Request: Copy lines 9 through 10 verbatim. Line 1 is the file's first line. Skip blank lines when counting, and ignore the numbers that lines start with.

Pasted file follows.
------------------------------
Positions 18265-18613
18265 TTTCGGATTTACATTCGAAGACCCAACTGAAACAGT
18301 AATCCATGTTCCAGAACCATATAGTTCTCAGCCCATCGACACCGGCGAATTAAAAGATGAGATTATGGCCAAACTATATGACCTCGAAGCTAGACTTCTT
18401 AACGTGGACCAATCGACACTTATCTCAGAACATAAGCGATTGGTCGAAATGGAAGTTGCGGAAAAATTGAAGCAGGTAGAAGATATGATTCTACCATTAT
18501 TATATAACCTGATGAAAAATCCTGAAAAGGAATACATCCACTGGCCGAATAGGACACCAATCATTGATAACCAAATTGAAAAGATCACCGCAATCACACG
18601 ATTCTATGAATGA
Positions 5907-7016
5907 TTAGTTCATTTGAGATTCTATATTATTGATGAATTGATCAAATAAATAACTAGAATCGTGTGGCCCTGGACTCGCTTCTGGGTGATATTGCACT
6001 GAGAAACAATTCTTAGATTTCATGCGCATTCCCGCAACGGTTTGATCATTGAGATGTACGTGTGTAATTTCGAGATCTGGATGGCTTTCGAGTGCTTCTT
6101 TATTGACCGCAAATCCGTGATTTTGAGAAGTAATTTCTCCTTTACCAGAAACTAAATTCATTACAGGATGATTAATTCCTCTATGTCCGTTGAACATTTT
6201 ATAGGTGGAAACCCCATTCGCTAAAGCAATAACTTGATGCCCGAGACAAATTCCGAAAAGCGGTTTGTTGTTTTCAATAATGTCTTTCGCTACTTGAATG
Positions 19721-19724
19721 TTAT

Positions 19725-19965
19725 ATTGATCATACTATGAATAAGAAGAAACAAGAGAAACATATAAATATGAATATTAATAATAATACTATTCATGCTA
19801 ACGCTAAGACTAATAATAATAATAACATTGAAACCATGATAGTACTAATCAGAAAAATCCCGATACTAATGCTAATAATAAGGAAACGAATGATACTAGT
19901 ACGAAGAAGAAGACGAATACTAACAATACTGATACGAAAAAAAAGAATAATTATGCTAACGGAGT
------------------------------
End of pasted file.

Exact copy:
6001 GAGAAACAATTCTTAGATTTCATGCGCATTCCCGCAACGGTTTGATCATTGAGATGTACGTGTGTAATTTCGAGATCTGGATGGCTTTCGAGTGCTTCTT
6101 TATTGACCGCAAATCCGTGATTTTGAGAAGTAATTTCTCCTTTACCAGAAACTAAATTCATTACAGGATGATTAATTCCTCTATGTCCGTTGAACATTTT